And then they sit in my kitchen for a day and a half. What am I going to do with them? They are too excellent to ruin by whizzing into a smoothie, too firm and fragrant to need to liven them up by baking into a crumble. The remaining options all vary on the "fruit tart" theme - whether it be an actual fruit tart, or a cheesecake garnished with fresh berries, or something of that nature.
I searched my newest cookbook acquisition, "Canyon Ranch Cooks", a spa cookbook, which means that everything in it is "lite" in some way, caloric or unhealthy-ingredients. Towards the back I found a blackberry and lemon pie, and after some obvious tweaks, I had my plan:
Raspberry and Lemon Pie-Tart
1 cup whole wheat flour
1/4 t salt
4T cold butter, cut into dice
6T ice cold water
Take the flour, salt and sugar and whiz a few seconds in the food processor until combined, then add the butter and pulse until the butter is mostly broken up and the mixture looks sandy. Add the water 1 T at a time, until you think the dough is wet enough to mash into a stable ball. You do not necessarily need all 6 T of water. Gather into a ball, wrap in plastic and chuck into the fridge for at least 30 minutes. Once it has rested, plop onto a floured surface and gently roll it out large enough to fit an 8" pie pan. GREASE (or Pam or butter) the pie pan and then dust it with flour. Lay the dough into the pan, patch any holes that may have occurred, and bake at 400 until lightly browned (about 8-10 minutes).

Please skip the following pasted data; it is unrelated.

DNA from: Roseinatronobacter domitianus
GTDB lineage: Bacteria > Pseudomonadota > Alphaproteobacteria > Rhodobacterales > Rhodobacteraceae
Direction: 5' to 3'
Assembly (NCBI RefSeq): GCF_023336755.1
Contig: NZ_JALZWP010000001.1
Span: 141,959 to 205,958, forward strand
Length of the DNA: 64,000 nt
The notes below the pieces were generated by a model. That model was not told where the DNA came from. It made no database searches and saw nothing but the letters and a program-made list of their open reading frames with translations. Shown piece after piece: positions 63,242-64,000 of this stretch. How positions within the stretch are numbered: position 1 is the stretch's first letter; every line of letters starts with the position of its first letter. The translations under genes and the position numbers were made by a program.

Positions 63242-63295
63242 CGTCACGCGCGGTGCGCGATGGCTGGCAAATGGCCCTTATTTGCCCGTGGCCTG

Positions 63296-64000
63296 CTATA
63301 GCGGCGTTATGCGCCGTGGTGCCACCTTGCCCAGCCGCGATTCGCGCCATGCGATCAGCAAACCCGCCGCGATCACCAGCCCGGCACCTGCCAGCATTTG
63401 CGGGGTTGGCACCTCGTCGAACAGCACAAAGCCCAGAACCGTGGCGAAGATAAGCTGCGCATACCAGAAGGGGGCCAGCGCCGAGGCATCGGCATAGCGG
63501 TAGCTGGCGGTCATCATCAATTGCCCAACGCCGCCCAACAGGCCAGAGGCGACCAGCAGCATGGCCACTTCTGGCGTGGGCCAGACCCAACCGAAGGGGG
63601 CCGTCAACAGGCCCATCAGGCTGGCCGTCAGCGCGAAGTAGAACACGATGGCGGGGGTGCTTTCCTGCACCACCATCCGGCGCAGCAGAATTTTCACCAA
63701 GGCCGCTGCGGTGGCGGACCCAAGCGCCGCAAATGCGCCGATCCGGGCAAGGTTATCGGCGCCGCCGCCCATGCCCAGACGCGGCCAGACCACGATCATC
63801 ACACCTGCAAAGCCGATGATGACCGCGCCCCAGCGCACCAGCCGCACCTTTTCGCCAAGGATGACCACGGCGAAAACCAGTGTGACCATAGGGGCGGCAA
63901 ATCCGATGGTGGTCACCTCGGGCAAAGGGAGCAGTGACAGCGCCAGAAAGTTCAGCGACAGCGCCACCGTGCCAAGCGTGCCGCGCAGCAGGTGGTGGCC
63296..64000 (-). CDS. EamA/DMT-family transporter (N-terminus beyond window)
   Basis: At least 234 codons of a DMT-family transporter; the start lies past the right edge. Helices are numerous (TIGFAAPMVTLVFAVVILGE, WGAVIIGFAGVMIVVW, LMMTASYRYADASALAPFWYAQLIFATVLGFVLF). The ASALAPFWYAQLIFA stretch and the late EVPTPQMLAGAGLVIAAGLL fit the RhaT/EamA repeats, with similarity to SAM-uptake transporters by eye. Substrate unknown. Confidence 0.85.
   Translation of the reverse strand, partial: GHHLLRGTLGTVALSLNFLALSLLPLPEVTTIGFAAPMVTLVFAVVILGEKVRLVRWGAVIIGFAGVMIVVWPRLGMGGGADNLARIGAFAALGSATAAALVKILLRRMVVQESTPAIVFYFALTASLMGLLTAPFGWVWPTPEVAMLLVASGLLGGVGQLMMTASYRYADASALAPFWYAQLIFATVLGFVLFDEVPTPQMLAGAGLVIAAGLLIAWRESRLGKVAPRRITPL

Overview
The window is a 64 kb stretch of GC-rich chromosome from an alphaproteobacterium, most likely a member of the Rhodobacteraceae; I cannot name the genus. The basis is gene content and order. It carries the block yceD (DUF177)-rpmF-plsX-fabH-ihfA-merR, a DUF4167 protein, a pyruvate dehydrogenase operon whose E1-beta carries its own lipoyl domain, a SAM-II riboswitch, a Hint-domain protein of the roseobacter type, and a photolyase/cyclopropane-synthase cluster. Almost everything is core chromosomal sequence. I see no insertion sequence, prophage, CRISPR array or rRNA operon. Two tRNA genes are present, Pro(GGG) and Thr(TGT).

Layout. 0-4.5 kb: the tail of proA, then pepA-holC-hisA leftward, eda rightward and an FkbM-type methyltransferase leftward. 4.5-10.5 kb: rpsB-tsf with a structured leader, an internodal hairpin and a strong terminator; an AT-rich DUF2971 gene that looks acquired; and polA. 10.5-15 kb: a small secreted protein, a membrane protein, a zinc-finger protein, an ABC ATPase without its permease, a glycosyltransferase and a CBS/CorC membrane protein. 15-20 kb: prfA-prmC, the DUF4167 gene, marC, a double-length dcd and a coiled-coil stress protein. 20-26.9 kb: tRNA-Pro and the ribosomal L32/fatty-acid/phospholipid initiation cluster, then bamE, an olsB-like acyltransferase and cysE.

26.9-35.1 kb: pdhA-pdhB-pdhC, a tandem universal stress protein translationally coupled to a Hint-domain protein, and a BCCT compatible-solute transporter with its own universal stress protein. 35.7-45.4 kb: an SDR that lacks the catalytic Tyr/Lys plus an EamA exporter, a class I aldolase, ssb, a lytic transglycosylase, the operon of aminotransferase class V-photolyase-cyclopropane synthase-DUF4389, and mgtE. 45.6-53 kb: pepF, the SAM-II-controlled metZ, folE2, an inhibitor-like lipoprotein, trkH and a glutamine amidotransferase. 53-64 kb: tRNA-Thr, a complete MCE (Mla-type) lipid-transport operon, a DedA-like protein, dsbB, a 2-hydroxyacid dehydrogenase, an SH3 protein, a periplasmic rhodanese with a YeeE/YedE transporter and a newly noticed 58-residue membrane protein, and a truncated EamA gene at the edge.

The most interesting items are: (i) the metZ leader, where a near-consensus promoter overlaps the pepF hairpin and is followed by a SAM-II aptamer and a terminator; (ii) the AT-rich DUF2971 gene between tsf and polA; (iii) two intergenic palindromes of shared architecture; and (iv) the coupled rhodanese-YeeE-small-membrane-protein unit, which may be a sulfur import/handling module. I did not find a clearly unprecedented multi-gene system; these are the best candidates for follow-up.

(While the crust is baking, start prepping the lemons for the filling, below...)
Remove crust from oven and allow it to cool....
While that is cooling off, make the filling:
grated zest of 2 lemons
juice of 2 the lemons
1/3 cup sugar
2T melted butter
1 pint perfect raspberries
Beat together the lemon juice and sugar, then add the eggs and beat until bright yellow and almost ribbony in texture.
Add the lemon peel and melted butter and mix to combine.
Arrange the raspberries on the crust as haphazardly or symmetrically as you'd like.
Pour the lemon filling over:
Bake at 400 for 30 minutes or until the filling is no longer jiggly. Let cool before cutting and serving. Share with friends, or eat it mostly yourself while wishing that perfect raspberry season was just a wee bit longer....
Time posted: 08:23 [permalink]
Wednesday, May 18
Hating Mickey Ds
FQOTD ("Food Quote of the Day"): my nomination.
"People hate McDonald's because it represents American imperialism. And they hate McDonald's because they hate themselves - or their lack of control. Fast food is insidious and overeating is easy."
- Gremolata interview with Gina Mallet, the author of Last Chance to Eat: The Fate of Taste in a Fast Food World. I had dismissed this book as being a rehash of Fast Food Nation (which, having read, I don't think I need to be beaten by THAT brick again, thank you), but the reviews I have been seeing state that it is not nearly so pedantic. Of course, now it is back on my "to read" list.